Michael Grey’s Notes: the more you know, the more you don’t


by Michael Grey.
Piping Today #88 • 2017.

I’d like to think that I’ve lived long enough to have a pretty good idea of who I am. My collective experience, adventures and the winding road that has marked the path of my life have – so far – given me some understanding of the world around me.  And, of course, while our paths may differ, as might our ages, I suggest you’re no different. It’s this sense of perspective, a way of seeing the world that is driven by how each of our lives are lived, and this all goes to help create a personal narrative – our “story”.  How we see ourselves helps us interpret and make sense of stuff that happens to and around us.  

Dr Charles S Jacobs wrote recently in Psychology Today that “neuroscience teaches us that the brain works through narratives, which give us our perspective on the world and drive our decision-making and behavior”.  We form opinions, make decisions and judgements all based on the inter-connected events that together form the story that is our life.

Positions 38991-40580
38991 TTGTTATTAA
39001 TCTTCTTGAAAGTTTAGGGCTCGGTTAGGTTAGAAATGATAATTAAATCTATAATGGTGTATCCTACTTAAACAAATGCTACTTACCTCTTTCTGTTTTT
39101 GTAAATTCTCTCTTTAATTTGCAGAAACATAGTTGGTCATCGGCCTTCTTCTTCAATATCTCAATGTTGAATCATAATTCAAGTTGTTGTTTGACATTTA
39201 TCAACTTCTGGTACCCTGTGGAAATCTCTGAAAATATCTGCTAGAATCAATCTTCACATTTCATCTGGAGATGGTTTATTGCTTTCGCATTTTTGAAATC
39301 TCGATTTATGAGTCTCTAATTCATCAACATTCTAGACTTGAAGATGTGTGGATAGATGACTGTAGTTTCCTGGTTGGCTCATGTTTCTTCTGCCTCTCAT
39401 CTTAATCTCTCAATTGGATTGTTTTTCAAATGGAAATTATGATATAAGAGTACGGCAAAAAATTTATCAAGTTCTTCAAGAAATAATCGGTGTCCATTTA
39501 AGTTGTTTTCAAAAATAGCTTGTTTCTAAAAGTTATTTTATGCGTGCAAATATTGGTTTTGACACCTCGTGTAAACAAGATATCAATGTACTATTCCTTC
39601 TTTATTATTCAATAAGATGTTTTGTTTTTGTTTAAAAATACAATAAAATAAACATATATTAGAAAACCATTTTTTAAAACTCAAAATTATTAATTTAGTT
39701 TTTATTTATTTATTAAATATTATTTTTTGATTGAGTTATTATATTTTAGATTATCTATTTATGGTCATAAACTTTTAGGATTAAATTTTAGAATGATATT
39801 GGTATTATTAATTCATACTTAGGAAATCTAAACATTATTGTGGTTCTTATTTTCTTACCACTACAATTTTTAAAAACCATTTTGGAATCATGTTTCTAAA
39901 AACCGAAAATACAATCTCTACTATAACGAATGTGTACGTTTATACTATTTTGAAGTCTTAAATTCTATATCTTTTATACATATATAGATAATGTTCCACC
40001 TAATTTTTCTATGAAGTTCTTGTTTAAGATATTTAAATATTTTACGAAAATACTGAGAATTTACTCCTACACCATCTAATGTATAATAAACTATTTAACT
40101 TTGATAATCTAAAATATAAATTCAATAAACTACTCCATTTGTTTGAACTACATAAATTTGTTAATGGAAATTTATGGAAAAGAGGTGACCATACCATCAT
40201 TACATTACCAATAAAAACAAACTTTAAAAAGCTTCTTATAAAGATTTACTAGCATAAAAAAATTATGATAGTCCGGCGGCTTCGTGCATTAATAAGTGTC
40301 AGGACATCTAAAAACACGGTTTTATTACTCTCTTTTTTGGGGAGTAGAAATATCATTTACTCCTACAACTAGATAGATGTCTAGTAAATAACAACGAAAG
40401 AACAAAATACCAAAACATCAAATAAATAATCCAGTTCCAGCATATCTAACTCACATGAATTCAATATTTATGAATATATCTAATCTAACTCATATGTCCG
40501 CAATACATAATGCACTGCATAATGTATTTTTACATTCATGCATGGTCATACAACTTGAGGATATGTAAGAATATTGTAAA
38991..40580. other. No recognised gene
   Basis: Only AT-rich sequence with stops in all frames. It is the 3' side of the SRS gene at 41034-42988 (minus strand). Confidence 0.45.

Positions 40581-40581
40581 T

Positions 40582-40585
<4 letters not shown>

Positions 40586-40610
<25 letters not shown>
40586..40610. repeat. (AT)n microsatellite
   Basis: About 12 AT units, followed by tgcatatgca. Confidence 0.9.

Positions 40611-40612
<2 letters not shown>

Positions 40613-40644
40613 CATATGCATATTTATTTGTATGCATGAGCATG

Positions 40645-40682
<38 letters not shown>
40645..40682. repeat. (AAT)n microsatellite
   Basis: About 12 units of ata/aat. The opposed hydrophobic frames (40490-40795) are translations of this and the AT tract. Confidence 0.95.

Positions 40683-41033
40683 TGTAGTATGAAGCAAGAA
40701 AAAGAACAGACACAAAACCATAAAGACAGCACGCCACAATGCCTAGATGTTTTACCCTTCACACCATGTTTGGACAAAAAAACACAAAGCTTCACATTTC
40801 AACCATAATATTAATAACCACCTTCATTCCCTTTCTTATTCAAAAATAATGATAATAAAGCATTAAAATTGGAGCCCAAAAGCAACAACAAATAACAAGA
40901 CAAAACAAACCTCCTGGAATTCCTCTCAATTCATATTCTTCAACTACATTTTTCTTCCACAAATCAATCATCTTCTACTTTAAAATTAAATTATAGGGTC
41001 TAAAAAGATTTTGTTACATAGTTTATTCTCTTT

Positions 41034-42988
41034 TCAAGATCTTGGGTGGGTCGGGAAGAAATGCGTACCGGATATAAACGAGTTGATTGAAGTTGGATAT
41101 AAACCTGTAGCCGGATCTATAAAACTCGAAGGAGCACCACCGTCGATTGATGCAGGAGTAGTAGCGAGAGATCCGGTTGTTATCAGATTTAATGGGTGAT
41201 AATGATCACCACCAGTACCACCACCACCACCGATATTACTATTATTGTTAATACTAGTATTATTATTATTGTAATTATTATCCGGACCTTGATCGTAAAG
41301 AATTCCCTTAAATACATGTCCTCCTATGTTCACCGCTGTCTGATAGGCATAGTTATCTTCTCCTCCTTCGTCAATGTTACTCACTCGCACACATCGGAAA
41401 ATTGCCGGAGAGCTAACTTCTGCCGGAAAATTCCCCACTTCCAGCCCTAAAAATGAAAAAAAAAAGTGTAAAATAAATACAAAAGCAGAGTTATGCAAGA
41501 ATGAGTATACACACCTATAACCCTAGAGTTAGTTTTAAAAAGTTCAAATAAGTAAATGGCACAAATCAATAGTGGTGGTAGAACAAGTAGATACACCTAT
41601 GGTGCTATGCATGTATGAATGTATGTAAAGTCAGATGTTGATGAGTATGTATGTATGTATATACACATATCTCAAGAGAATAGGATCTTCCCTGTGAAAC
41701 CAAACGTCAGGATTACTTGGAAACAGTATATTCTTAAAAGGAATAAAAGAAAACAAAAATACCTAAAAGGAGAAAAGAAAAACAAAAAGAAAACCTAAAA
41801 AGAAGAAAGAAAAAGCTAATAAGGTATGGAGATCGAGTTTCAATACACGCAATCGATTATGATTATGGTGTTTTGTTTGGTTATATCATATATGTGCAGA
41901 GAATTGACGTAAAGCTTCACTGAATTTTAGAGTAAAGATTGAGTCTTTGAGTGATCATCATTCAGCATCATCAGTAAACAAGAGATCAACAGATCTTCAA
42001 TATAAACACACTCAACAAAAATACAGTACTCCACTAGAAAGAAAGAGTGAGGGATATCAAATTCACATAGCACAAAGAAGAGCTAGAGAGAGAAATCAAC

So, consider me in my 20s, my story, my narrative, at that time and that of the middle-aged me of today. Not to put too fine a point on it but I’d have to think the big difference between our perspectives was sureness. Think “sureness” as a euphemism for know-it-all – everyone’s favourite kind of person. It’s comforting to imagine that I wasn’t so unlike others of similar life experience. But who knows. I was sure of what I knew and I knew of what I was sure.   

And then it hits you, the sinking – yet paradoxically liberating – idea: the more you know, the more you don’t know. An idea most often attributed to Aristotle but one that suggests, of course, that there is wisdom in acknowledging you ain’t no Mr Know-it-all. Not just that, there is strength in the inherent vulnerability of saying, “I don’t know” or “I’ve changed my mind”.